As for machine learning (ML), we write about it regularly, but a reminder never hurts. ML refers to the process of automated learning that empowers computers to enhance their performance by leveraging data, without the need for explicit programming. ML employs algorithms and statistical models to examine vast amounts of data, extracting patterns and relationships that may be beyond human perception. It excels in identifying correlations that are challenging to program or significantly reduce time in task execution. One significant advantage is that ML demonstrates immediate effectiveness upon implementation within a company. Furthermore, it delivers highly detailed and specific outcomes, facilitating performance assessment. But machine learning also has a few flaws. It has to process huge amounts of data in order to obtain good results, so you need to have enough of it to make the most of the quality of machine learning. Because of the sheer volume of data involved, it is difficult to make the results transparent and explainable, as the process is highly automated.


So, adversaries or allies?


These are two distinct but closely related concepts. While ML models offer the potential for greater exploration, when it comes to integration with cybersecurity, RSs could be a more fitting choice due to the need of transparency. Given sufficient resources and computational power, ML has the potential to overcome certain challenges of RSs (such as scalability and sparsity) and enhance the quality of recommendations. However, ML models face drawbacks such as interpretability issues and the need for hyperparameter tuning, among others. Nevertheless, they can greatly improve the performance of RSs.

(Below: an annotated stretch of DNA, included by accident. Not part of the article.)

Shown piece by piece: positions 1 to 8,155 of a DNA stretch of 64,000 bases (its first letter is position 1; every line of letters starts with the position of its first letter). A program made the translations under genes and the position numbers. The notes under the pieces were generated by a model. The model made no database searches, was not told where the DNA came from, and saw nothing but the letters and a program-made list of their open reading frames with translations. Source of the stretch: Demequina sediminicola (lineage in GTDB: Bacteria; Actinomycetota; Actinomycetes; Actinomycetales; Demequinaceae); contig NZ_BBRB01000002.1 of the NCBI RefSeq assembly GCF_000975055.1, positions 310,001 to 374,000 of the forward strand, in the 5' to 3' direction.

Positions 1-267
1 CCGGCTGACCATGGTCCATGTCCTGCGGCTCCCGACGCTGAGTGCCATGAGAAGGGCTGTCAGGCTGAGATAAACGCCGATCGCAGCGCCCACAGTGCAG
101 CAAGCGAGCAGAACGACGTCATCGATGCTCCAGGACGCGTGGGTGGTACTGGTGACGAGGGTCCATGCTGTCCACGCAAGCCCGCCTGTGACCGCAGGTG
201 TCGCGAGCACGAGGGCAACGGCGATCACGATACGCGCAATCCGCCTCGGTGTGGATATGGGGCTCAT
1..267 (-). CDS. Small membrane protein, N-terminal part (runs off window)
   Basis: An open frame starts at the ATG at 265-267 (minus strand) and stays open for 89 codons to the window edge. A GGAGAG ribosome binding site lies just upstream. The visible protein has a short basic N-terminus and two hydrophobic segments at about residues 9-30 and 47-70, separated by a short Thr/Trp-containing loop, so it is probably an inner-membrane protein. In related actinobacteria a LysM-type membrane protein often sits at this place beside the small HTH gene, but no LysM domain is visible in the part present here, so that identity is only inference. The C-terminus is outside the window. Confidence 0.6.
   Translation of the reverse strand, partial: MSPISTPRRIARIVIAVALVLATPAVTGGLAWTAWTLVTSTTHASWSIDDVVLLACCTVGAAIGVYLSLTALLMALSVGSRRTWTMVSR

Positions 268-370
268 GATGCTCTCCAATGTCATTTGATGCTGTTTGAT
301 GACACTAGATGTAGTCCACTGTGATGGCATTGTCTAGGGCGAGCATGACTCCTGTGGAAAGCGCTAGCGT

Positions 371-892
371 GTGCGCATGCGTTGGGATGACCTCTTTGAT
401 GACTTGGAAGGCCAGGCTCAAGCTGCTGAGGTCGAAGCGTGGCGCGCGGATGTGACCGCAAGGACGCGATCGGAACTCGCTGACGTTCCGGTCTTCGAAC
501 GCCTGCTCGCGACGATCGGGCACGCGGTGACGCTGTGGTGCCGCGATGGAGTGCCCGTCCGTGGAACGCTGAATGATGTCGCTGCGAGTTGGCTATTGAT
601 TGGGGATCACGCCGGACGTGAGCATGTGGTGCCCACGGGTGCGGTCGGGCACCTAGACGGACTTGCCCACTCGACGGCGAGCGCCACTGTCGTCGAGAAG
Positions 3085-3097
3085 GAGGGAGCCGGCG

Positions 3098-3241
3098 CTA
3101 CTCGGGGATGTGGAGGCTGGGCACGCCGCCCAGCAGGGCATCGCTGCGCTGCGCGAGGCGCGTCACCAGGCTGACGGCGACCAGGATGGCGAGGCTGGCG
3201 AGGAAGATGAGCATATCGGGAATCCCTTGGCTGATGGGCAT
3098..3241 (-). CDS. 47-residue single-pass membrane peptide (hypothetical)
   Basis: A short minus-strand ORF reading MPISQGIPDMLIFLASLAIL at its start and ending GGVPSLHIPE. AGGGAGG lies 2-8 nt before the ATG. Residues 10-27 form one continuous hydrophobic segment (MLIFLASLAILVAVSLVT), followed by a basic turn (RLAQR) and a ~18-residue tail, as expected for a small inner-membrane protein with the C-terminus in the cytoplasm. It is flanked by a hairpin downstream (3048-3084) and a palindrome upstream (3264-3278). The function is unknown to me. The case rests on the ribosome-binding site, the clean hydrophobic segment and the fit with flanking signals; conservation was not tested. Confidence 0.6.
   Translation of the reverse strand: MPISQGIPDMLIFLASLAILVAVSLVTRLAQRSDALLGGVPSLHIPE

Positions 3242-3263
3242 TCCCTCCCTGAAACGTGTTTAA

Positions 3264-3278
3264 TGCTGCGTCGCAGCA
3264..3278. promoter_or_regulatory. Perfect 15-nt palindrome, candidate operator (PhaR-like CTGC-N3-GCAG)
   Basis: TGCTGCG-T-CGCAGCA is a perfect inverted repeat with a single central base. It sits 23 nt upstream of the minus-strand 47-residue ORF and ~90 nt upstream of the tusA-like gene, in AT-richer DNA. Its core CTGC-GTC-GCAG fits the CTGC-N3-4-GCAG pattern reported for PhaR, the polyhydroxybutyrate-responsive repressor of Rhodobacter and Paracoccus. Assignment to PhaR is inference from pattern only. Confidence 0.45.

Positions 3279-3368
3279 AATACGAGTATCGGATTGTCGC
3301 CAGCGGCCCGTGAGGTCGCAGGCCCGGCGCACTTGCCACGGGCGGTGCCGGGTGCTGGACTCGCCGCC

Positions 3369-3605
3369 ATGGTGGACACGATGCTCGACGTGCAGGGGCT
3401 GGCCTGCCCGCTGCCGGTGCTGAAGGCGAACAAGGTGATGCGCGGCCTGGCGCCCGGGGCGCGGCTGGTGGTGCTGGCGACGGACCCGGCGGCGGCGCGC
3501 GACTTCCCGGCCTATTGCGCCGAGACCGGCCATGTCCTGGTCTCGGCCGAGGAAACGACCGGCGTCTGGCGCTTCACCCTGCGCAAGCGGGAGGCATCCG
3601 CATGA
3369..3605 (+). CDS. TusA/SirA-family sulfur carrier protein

Leveraging the strengths of every technology? That's what we do at Malizen


We have developed a hybrid co-pilot that combines both a recommendation system and machine learning algorithms. As a result, our co-pilot offers seamless recommendations to analysts, guiding them in their data exploration process. We offer three distinct types of recommendations:

  1. Initial Exploration Recommendation. We guide analysts by suggesting a specific type of data as an essential starting point within the context of threat hunting. It effectively directs the analysis towards the most relevant sources of information right from the beginning.

  2. Additional Exploration Recommendation: Once an analyst has identified a specific point of interest, our recommendation engine proposes further exploration by focusing on another type of data. This approach aims to provide better qualification of the ongoing attack or explore previously neglected areas, ensuring a more comprehensive investigation.

  3. Point of Interest Classification Recommendation: When a relevant point of interest is identified, our recommendation engine suggests precise classification in terms of techniques and tactics employed by the attacker, referencing the MITRE ATT&CK framework. This recommendation allows for deeper analysis and a better understanding of the strategies employed by the attacker.

Each recommendation is accompanied by an explanation, enabling informed decision-making for the analyst. Additionally, our co-pilot is trained on analysts' investigation behaviors (and in the future, their analysis intentions), continuously learning and adapting.